I don’t think such gadgets have negatively affected our appreciation of music. However, I agree with you, IPods and the Internet have made music so accessible that people don’t take the TIME and EFFORT to really focus on a particular work by an artist anymore. There are so many songs available to the ear that young people can just skip from one to the other without really “appreciating” the amount of energy and work that the artist put into it. In other words, it hasn’t depreciated our love for music, but it has “cheapened” the works by artists out there——music is so massed produced and listened to these days. When I was growing up in the 1980s, a phonograph vinyl LP used to be a very “treasured” item. I remember getting one for Christmas, and found it really “special” as I sat down with my headphones by the stereo, and would listen to the LP, one song at a time, slowly appreciating and enjoying the notes of each melody for hours at a sitting. If my LP got scratched, I was like “Omg”! Lol. These days, kids don’t seem to value the songs as much as the generation I grew up with, because of the “mass production” and readily available technology.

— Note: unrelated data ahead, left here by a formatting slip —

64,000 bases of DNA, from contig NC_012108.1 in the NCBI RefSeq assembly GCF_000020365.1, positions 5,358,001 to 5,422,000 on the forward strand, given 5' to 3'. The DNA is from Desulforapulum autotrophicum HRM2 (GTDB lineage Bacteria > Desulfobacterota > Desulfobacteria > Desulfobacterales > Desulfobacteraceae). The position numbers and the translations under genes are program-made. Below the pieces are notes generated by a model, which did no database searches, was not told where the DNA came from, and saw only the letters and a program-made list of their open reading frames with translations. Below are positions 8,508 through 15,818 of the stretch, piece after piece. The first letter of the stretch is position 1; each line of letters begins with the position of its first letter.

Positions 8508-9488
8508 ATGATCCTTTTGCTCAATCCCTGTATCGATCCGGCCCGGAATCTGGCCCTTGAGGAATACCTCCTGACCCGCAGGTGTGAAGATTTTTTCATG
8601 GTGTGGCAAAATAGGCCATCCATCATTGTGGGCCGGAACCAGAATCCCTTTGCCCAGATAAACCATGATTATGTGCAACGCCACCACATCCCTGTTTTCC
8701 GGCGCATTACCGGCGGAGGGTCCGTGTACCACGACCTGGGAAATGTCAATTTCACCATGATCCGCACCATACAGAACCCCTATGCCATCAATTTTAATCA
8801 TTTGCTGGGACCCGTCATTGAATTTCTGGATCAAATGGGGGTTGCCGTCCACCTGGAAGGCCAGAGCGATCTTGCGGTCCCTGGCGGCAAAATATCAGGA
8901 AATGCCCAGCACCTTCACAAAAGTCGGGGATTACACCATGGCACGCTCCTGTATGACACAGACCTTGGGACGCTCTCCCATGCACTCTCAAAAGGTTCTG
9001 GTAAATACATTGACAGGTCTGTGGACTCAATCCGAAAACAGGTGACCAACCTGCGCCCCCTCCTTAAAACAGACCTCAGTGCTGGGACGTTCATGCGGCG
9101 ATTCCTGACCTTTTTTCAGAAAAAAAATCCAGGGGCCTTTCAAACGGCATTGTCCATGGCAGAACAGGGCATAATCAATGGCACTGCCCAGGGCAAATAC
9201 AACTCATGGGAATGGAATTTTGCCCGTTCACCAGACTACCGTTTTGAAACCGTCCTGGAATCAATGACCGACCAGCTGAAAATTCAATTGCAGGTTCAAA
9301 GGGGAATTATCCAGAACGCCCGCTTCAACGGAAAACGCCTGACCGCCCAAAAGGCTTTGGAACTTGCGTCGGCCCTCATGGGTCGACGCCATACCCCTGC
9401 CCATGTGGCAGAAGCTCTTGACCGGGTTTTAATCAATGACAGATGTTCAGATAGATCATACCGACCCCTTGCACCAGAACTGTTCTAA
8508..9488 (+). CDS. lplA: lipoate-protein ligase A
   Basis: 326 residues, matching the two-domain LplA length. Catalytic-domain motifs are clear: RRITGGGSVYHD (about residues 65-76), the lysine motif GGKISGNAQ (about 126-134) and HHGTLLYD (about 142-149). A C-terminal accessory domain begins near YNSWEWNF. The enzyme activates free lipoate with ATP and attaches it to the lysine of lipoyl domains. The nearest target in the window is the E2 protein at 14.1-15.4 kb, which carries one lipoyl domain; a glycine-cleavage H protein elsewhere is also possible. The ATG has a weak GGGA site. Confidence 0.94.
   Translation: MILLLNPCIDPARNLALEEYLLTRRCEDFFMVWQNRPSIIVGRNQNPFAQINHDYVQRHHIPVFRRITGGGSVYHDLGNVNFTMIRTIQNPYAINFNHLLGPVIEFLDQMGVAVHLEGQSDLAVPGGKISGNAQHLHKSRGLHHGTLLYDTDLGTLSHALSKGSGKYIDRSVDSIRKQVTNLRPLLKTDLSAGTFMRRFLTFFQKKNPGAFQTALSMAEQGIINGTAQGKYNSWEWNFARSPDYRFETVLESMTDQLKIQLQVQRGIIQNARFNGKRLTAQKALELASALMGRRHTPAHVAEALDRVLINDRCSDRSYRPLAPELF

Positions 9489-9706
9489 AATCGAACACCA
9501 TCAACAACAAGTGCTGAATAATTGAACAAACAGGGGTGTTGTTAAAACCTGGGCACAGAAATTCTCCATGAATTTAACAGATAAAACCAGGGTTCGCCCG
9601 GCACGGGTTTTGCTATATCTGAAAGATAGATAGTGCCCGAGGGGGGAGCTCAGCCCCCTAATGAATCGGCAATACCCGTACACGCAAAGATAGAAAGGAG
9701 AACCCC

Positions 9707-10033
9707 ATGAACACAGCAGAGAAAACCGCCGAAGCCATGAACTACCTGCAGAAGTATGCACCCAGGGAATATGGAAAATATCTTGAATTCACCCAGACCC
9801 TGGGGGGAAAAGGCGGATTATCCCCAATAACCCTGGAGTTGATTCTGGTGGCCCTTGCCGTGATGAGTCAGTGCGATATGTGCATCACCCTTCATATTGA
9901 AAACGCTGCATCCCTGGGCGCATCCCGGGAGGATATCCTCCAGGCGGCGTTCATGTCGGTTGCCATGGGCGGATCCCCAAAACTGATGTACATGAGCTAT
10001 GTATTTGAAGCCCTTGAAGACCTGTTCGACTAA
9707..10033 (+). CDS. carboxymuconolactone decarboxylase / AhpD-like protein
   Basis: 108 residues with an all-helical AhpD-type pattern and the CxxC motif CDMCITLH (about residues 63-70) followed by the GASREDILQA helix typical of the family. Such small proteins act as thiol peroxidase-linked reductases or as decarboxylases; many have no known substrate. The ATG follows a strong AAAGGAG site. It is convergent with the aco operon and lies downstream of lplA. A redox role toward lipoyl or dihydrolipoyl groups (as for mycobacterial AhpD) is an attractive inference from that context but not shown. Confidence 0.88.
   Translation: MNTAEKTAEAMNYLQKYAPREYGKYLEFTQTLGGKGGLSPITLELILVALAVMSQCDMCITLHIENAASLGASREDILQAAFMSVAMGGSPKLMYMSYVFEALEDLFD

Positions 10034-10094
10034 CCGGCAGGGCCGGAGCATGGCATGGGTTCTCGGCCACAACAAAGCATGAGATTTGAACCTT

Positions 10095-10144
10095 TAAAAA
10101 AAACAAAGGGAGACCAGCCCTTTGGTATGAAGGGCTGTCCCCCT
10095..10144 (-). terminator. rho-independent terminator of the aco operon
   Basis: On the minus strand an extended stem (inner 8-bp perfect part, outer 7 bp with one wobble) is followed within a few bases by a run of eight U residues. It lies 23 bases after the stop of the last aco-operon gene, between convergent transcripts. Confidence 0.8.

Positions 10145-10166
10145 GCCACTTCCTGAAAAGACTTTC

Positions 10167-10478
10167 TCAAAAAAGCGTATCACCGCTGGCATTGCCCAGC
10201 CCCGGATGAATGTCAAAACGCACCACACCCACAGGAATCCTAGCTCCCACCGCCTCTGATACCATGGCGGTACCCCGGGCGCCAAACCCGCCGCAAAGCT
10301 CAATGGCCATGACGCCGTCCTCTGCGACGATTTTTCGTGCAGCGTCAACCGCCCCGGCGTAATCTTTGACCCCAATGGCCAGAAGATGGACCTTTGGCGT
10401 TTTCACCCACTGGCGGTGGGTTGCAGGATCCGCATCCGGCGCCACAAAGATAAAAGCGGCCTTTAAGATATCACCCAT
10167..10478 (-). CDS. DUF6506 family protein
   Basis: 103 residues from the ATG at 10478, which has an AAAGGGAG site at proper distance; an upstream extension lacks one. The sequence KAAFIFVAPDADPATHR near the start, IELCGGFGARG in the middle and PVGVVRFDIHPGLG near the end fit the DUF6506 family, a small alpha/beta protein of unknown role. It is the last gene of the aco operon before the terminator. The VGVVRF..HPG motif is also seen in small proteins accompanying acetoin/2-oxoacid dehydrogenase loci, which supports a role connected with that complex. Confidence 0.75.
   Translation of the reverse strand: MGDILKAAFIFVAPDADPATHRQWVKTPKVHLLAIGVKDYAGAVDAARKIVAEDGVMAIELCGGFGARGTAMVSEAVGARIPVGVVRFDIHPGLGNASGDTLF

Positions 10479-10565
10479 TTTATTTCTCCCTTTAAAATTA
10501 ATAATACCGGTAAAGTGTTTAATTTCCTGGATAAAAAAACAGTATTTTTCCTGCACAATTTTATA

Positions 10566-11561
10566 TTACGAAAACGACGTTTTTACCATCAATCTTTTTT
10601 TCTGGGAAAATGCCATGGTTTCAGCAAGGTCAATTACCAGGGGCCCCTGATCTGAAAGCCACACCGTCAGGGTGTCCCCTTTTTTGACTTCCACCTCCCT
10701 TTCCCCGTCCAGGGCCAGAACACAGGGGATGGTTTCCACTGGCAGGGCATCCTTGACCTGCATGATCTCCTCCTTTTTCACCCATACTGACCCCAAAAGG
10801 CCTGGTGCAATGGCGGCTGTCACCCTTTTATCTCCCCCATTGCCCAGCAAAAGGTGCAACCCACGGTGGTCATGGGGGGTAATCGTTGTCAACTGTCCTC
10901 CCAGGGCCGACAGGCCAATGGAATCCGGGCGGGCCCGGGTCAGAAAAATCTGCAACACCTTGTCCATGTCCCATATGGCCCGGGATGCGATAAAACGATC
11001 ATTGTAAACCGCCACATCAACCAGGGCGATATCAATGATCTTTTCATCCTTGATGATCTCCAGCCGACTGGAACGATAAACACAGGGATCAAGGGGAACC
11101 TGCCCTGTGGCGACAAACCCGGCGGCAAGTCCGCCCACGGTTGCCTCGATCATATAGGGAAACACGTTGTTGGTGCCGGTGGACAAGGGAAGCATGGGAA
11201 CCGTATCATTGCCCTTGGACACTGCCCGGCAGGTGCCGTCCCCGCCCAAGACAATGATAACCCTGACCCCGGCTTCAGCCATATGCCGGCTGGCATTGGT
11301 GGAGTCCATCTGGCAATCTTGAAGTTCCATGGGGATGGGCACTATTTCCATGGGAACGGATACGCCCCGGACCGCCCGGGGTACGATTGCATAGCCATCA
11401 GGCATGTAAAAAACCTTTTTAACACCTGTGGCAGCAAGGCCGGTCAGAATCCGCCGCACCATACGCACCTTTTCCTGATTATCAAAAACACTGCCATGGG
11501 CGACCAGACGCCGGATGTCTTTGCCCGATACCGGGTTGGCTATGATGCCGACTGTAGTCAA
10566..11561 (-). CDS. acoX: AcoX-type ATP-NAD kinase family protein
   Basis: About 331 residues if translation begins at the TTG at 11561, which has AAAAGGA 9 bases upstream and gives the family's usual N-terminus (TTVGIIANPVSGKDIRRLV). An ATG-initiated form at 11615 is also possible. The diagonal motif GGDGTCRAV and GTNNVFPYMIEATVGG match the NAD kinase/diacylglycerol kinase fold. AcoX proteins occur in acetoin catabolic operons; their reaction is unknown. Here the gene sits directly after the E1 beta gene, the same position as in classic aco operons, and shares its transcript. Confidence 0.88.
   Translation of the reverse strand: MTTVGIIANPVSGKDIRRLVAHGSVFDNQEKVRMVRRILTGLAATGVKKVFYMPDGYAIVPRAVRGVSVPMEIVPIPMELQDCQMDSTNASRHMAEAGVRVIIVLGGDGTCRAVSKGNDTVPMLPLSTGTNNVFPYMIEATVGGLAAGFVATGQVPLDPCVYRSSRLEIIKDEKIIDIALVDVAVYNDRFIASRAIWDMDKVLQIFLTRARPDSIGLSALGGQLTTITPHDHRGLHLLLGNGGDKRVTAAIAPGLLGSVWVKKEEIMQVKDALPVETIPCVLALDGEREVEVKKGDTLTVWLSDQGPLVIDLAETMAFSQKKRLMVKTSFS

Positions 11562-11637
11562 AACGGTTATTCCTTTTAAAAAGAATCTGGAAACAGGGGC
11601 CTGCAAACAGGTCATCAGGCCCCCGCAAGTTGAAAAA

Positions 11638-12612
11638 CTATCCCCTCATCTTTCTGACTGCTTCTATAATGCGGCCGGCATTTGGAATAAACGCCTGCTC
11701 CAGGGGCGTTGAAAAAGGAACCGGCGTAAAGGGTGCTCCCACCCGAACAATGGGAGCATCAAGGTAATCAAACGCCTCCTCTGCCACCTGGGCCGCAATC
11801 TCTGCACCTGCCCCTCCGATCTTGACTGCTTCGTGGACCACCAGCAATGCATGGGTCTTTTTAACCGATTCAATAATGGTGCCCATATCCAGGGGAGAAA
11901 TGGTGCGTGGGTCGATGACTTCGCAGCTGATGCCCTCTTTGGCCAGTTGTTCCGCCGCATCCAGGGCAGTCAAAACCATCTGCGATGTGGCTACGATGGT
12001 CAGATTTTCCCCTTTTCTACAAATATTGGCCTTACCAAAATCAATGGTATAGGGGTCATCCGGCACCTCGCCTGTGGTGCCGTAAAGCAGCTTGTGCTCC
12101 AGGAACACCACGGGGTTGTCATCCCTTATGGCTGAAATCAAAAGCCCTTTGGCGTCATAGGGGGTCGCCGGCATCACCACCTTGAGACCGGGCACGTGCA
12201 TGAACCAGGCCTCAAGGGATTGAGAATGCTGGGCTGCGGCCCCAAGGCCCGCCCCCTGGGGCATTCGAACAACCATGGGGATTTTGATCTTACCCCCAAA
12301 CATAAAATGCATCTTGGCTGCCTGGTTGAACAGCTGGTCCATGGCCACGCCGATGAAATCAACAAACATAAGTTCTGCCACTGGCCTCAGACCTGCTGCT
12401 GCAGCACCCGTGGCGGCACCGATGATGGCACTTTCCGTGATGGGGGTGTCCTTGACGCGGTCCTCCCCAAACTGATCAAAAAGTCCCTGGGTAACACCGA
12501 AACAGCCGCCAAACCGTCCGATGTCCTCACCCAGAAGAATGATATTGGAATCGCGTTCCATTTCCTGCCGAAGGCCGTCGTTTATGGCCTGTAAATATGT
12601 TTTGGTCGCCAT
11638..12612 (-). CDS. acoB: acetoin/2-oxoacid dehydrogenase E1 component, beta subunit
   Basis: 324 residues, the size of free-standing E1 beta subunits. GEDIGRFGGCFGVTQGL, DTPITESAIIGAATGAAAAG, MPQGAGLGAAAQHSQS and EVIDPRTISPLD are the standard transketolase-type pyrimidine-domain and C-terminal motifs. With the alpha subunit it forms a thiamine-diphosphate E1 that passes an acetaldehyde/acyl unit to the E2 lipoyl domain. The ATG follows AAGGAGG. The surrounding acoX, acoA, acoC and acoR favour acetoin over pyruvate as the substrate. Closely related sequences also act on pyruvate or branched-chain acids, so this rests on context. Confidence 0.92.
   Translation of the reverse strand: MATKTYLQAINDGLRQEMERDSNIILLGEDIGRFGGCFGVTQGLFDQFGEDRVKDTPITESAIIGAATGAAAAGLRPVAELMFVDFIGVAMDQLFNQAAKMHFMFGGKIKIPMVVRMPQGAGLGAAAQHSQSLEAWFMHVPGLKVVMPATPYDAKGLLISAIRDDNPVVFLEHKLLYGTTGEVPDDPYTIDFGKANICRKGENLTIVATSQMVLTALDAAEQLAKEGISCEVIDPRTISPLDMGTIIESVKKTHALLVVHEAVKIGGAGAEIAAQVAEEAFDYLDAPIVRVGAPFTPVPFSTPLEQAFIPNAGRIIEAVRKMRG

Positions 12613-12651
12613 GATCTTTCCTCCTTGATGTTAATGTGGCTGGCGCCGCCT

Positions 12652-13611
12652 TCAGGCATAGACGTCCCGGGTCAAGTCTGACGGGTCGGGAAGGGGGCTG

rovdog's avatar

I find that I have access to more artists and more sounds than I used to. But still I do feel I don’t make the time for music or treasure it as much. There are too many choices on my Ipod and when I get in the car- I don’t have to even burn a CD for a long trip I have all my music with me. I used to make myself mixes for long trips and think about what I would like to listen to. Now I am a lot more fickle- I keep changing albums and I never force myself to listen to something I don’t feel like listening to. It’s harder to get into the groove of whole albums. I do on rare occasions sit down and listen to a whole record on vinyl- these moments become more treasured.

DominicX's avatar